Two former Pennsylvania congressmen are among several GOP officials who say their party’s nominee presents “a threat to the rule of law and the constitutional order.” Wisconsin watches for similar pushback.
In a sign that Republicans are beginning to turn against the Trump-inspired extremism taking hold of their party, 10 leading members of Pennsylvania’s GOP have endorsed the Democratic candidate for governor—with a former congressman saying his party’s nominee represents “a threat to the rule of law.”
A political analyst said the group represents the “bedrock” of the Republican Party and speaks for many who have become disenchanted since primary voters nominated state Sen. Doug Mastriano, a leading spreader of misinformation about the 2020 election, who has amplified QAnon and anti-semetic conspiracy theories.
Mastriano has called for decertifying Pennsylvania’s 2020 presidential election results—something not permitted by law—despite no evidence suggesting President Joe Biden’s victory wasn’t earned. Wisconsin state Rep. Timothy Ramthun is running in Wisconsin’s Republican primary for governor based on a similar illegal and unsubstantiated position. The other Republican candidates have also expressed a willingness to dismantle the Wisconsin Elections Commission and take other action that could make it easier for GOP politicians to overthrow the will of the voters.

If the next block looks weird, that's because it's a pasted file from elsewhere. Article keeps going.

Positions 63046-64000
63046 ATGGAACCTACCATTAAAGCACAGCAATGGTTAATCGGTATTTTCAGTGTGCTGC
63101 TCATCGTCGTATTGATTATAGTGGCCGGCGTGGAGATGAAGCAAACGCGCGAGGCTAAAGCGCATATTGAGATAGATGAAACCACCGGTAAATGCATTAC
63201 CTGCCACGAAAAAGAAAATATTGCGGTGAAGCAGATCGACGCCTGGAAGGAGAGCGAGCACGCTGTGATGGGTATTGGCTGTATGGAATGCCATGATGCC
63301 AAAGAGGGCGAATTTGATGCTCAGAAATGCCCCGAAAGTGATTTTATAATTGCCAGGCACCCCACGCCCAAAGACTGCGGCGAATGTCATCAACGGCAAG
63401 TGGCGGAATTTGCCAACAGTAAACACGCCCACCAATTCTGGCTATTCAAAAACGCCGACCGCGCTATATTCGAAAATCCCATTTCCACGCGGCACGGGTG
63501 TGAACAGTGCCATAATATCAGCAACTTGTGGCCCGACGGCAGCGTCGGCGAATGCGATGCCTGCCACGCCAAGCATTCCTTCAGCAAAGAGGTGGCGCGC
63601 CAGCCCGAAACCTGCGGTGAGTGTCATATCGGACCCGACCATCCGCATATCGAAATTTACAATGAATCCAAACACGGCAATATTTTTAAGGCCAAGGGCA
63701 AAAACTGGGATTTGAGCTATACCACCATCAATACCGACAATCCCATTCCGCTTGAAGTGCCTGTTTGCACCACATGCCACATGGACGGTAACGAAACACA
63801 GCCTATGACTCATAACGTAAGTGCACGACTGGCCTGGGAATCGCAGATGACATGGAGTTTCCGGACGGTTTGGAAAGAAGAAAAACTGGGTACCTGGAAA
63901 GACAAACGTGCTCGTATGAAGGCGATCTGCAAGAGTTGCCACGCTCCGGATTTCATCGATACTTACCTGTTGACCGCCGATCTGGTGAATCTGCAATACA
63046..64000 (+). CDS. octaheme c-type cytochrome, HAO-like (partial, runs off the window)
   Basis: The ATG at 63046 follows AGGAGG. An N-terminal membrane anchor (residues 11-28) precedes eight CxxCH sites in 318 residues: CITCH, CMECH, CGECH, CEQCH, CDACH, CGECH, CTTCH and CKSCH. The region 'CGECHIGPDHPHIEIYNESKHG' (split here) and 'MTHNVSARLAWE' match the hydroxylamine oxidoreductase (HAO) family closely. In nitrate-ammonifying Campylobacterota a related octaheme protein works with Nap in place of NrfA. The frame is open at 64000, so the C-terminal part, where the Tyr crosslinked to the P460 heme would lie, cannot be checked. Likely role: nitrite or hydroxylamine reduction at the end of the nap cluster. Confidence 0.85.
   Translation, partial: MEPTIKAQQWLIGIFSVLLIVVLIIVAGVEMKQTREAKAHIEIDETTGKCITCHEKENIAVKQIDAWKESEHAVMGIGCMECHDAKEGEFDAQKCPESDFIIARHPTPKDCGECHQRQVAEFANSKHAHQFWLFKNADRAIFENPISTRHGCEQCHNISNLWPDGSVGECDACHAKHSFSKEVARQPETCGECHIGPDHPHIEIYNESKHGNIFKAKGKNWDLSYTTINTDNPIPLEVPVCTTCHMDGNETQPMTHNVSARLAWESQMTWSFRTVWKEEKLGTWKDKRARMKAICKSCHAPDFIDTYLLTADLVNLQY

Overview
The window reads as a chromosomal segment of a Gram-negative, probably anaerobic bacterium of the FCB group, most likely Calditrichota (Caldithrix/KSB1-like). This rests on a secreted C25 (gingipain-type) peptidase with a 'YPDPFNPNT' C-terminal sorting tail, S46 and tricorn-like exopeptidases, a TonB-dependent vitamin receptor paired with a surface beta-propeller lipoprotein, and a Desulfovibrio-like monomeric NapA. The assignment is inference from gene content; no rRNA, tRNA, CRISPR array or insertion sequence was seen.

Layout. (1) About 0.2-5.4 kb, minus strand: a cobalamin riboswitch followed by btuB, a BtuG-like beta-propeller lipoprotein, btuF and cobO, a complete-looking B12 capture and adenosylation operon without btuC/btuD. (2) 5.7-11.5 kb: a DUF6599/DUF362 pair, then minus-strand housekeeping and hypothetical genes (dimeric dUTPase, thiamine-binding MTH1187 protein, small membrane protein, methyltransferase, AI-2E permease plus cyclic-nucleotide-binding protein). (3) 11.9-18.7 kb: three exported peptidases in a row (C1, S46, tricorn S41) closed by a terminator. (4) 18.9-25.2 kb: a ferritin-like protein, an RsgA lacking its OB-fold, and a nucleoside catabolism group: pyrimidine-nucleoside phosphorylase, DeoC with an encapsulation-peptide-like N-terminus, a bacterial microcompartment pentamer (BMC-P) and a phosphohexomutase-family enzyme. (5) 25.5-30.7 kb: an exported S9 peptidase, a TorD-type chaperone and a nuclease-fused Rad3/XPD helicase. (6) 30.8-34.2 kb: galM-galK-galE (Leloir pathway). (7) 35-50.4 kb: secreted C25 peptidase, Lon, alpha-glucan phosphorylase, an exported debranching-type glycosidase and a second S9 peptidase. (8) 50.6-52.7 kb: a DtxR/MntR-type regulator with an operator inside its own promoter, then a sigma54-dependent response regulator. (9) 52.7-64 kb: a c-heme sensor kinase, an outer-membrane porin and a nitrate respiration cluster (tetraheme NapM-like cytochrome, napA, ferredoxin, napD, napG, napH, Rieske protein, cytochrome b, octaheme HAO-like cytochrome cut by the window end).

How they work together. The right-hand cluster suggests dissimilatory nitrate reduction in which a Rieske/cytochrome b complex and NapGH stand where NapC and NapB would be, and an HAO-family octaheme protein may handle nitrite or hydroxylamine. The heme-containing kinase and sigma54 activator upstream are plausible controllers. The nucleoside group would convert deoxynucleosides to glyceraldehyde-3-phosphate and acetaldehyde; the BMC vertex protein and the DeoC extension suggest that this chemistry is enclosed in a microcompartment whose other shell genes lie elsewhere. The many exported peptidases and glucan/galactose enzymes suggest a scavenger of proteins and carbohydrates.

Former Republican US Rep. Charlie Dent said Mastriano’s extremism presents “a threat to the rule of law and constitutional order.” Dent joined another former congressman, several former legislators, a former lieutenant governor, and the first female justice of the Pennsylvania Supreme Court in endorsing Democrat Josh Shapiro, the state’s incumbent attorney general.
Morgan Boyd, a sitting county board chair, said this is no time to vote for someone simply because they say they belong to your party. “I think there’s actually a large number of moderate Republicans across the state right now who are considering either openly supporting Josh or silently supporting him through their vote. I would encourage them to search within their hearts and make the determination that they feel is best.”
Wisconsin flipped from former President Donald Trump to Biden in 2020 primarily because Trump did not grow his share of the vote in Republican areas as much as Biden did. While gerrymandering protects a disproportional GOP majority in the state Legislature, the state as a whole remains in play and Republican candidates don’t have many voters if, as in Pennsylvania, they begin to pull back from a Trump wing that defends or encourages insurrection.